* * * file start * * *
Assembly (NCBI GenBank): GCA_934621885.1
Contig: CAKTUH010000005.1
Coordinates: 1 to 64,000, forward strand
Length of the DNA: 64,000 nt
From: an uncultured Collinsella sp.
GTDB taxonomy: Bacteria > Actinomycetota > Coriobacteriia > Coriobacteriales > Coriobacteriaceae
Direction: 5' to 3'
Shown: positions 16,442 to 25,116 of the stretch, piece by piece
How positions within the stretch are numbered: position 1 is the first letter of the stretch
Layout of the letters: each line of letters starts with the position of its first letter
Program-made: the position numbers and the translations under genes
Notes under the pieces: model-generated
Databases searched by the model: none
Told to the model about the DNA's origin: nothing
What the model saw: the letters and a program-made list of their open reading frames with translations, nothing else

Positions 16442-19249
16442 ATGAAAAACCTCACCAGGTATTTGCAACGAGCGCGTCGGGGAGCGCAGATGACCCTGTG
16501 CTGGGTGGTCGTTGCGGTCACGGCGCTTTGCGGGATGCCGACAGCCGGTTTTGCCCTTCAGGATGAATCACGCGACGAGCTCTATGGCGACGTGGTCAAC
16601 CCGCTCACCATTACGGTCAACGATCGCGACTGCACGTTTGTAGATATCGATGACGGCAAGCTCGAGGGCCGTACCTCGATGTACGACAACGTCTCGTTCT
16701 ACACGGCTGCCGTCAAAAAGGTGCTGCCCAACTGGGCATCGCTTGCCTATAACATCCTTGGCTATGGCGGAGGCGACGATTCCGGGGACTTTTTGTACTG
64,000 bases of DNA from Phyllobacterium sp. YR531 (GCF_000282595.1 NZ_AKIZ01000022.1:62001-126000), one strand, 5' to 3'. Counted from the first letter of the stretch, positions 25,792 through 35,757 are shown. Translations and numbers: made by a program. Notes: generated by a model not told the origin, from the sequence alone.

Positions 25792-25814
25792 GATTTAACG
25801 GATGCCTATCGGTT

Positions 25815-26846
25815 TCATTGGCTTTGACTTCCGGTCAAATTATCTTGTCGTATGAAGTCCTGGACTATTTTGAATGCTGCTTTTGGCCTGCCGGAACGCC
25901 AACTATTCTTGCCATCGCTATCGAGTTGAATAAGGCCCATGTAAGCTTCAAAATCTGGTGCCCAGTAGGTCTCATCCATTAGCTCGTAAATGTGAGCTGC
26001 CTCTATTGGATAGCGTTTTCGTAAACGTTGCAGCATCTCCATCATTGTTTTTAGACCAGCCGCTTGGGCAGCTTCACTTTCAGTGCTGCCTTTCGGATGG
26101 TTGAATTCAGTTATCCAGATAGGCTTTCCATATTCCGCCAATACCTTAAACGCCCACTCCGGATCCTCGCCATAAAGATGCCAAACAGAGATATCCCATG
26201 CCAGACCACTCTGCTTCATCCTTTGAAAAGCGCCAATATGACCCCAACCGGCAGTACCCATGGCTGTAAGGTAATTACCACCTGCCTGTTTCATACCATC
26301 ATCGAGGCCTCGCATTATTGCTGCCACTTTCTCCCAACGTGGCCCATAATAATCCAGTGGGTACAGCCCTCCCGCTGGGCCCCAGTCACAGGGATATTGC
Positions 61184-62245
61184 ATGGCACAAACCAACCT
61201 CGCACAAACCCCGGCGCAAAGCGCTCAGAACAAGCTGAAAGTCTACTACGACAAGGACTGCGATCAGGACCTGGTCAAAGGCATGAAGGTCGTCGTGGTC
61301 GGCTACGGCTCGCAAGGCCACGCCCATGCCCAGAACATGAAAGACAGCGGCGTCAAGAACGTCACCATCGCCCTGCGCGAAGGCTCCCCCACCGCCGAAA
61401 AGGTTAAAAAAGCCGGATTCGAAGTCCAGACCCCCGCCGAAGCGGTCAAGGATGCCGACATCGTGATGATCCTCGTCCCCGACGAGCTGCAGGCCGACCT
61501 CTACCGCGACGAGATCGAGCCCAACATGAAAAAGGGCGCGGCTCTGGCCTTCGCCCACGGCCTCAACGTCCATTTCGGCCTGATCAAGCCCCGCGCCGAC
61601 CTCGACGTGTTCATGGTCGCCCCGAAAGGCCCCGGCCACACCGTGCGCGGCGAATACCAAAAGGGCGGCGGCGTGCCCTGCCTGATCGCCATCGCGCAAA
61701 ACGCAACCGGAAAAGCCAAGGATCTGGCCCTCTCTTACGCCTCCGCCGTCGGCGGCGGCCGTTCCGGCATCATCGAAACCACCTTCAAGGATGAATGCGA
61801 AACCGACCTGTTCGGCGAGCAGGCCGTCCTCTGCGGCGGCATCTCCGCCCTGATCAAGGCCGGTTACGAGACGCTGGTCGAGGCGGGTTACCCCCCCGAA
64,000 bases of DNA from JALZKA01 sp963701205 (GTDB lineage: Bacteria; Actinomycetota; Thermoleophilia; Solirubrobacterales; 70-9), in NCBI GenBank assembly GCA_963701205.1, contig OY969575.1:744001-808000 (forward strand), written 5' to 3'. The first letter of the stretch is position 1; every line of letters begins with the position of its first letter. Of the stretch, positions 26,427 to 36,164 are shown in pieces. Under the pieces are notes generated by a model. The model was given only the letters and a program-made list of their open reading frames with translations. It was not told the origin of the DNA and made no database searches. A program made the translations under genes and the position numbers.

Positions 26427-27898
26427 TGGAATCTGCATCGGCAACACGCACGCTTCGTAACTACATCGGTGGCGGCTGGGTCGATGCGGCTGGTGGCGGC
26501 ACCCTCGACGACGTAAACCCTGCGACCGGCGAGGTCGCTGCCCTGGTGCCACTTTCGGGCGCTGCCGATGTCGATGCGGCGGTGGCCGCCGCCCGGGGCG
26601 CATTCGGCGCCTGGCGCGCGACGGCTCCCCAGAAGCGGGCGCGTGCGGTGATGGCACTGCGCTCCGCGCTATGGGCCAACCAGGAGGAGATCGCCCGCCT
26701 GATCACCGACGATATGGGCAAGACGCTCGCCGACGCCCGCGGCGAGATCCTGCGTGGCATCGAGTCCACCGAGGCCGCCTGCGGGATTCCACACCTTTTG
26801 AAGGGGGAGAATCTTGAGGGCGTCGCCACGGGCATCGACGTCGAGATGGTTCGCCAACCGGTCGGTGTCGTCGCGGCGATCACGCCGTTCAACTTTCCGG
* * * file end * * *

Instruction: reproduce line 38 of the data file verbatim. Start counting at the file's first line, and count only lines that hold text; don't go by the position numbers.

61601 CTCGACGTGTTCATGGTCGCCCCGAAAGGCCCCGGCCACACCGTGCGCGGCGAATACCAAAAGGGCGGCGGCGTGCCCTGCCTGATCGCCATCGCGCAAA